As seen in FIG. 2, the palladium is grown to form a continuous metal matrix of the particles 12 and the pads 18 and 22 to form an acceptable electrical connection and a strong mechanical/metallurgical bond. This is preferably done under heat and pressure, the heat preferably being from about 200 C. to about 240 C. and preferably about 220 C., and the pressure being from about 17 to about 51 Kg/sq.in. and preferably from about 28 to about 40 Kg/sq.in. This will result in the diffusion of the palladium into the metal surfaces which it contacts, i.e., the diffusion of palladium coating 14 on one particle 12 into the palladium coatings 14 on other particles 12, which it is contacting, and into the silver core 14 on which it is coated, and into the pads 18 and 22. This forms an essentially continuous interdiffusion network. Moreover, the palladium tends to form very pronounced well defined dendrites as opposed to the incipient dendritic structure in the as coated form shown in FIG, 1. when heated, and under pressure; and will physically penetrate into the metal pads 18 and 22 as well as diffuse therein. This diffusion and penetration into the metal pads provides two significant benefits over the prior art conductive adhesive formulations. One benefit is the growth of the palladium as dendrites will penetrate through any surface oxide on the metal contact pads 20 and 22, thus insuring good electrical contact, even if there is a surface oxide thereon, and it will tend to form a stronger physical bond than with just the adhesive. Also, the palladium tends to form a relatively continuous isotropic electrically conductive structure with a significantly increased electrical path over the prior art where the electrical path is merely through contacting surfaces of the conductive particles. Also, the conductive path is enhanced by the interdiffusion, which reduces or eliminates any of the polymer becoming trapped between particles and thus acting as an electrical insulator between adjacent particles.

The maximum temperature to which the applied adhesive should be heated to form the dendritic structure is dictated by the temperature to which the adhesive can be heated without degradation of the polymer, which in the case of polyimide/siloxane is about 240 C., To promote relative rapid dendrite the temperature should be at least about 200 C., although lower temperatures can be used and the time extended at which the temperature is held. Generally the time should be from about 10 seconds to about 68 seconds depending on the temperature. Shorter times may result in incomplete dendrite formation, and longer times generally do not add to the beneficial result. The pressure should be at least about 17 Kg/sq.in. to ensure good electrical results, and pressures greater than about 51 Kg/sq.in. tend to bring the chip 20 and substrate 24 too close together for the effective use of underfill material as will be described presently. The table below shows .the tested range of parameters tested and the preferred range.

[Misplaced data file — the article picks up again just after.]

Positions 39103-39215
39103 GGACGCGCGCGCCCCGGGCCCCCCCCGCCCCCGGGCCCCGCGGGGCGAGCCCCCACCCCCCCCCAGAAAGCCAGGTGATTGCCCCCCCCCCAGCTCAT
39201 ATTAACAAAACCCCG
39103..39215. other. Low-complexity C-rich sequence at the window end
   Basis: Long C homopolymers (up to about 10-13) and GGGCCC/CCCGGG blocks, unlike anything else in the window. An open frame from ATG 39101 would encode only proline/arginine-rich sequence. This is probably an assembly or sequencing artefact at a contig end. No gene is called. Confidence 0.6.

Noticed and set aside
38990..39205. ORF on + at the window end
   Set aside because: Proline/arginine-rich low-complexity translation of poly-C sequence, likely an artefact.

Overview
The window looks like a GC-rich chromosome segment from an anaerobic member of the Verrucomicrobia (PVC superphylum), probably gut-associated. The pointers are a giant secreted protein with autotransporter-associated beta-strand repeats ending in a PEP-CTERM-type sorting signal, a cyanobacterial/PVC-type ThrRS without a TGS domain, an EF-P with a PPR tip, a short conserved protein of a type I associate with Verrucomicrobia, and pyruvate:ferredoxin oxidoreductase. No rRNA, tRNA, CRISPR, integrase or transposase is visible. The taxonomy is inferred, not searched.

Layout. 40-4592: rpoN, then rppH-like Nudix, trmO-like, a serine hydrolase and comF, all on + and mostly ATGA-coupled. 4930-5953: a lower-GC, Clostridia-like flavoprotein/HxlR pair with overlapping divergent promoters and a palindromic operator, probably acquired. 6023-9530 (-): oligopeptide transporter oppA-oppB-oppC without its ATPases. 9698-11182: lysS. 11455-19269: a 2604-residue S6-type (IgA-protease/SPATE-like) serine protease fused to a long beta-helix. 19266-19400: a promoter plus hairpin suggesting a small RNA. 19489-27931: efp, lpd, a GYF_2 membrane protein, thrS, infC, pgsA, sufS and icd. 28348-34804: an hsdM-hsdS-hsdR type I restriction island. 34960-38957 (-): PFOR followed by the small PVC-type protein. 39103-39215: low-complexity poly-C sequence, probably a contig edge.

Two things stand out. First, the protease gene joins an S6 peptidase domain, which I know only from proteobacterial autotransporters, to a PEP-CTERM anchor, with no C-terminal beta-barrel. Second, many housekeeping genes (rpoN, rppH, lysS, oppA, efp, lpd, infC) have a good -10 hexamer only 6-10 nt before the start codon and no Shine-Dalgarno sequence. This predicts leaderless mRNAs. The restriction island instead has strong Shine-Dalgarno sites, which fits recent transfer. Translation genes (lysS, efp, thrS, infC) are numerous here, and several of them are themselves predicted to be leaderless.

TABLE
Parameter Tested Range Preferred Range
Bond Force Range (1) 300-900 grams 500-700 grams
Bond Dwell Range (2) 10-68 seconds 40-60 seconds
Bond Temperature Range (3) 250-320 C. 295-315 C.
Bond Line Range (4) 0.0021-0.0031″ 0.0027-0.0031″
Bond Pull Force Range (5) 0.7-26.7 lbs. >10 lbs.
(1) Total force applied between 224 contact pads, each having a diameter of 10 miles on each of two substrates
(2) Time at temperature
(3) Temperature as measured at the bonder heating element which is not necessarily the temperature in the adhesive.
(4) Separation of substrates after bonding. This is important in order to allow underfill material to flow into and mechanically stabilize the bonded joints to mechanical stress. Minimum underfill bond line or separation is typically about 2.5 mils; however, under some conditions, a separation as low as 2.0 miles is adequate.
(5) Force required to separate the two substrates after cooling to ambient temperature from the elevated temperatures. This is a bond test which would not be used in production, but it provides experimental data on the effectiveness of the bonding process.

Typically, and as shown in FIG. 3, a fill or underfill dielectric composition 28 is injected between the substrate 24 and the I/C chip 20. This may be a silicone, epoxy, or other material which acts as an encapsulant around the bonds to protect the bonds from ambient atmosphere and mechanical damage. Since the palladium forms a unitary matrix with other particles 10 and with the pads 18, 22, the encapsulant 28 does not interfere with the electrical contact between the particles 12, or with the particles 12 and pads 18 and 22, and thus does not degrade the electrical properties as it may with the prior art conductive adhesives. Another benefit of the present invention is the reduction or elimination of the contact resistance shift of the metal contacts with the contact pads of about 10 to about 30 miliohms which can occur with connections made with conductive adhesive according to the prior art when the underfill 28 is applied.

Thus, with the present invention, a substantially continuous matrix of interdiffused metal forms a conductive path between the metal surfaces of two contact pads on adjacent articles with no degradation of properties when a fill composition is employed.

The invention has been described using particles having a silver core coated with palladium. However it is to be understood that particles of palladium metal could also used either alone or in conjunction with other particles such as palladium coated on silver or on another metal, or particles of just silver or another metal.

While the invention has been described in conjunction with embodiments thereof, it is evident that many alternatives, modifications, and variations will be apparent to those skilled in the art in light of the foregoing teachings. Accordingly, the invention is intended to embrace all such alternatives, modifications and variations as fall within the spirit and scope of the appended claims.

Patent Citations
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Non-Patent Citations
Reference
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US7442878Oct 5, 2006Oct 28, 2008International Business Machines CorporationLow stress conductive polymer bump
US8574301 *Jan 24, 2013Nov 5, 2013Nuvasive, Inc.Systems and methods for spinal fusion
US8608804Jan 23, 2013Dec 17, 2013Nuvasive, Inc.Systems and methods for spinal fusion
US20130144390 *Jan 24, 2013Jun 6, 2013Nuvasive, Inc.Systems and Methods for Spinal Fusion
US20140073152 *Sep 7, 2012Mar 13, 2014Apple Inc.Conductive connections allowing xyz translation
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Mar 7, 2014REMIMaintenance fee reminder mailed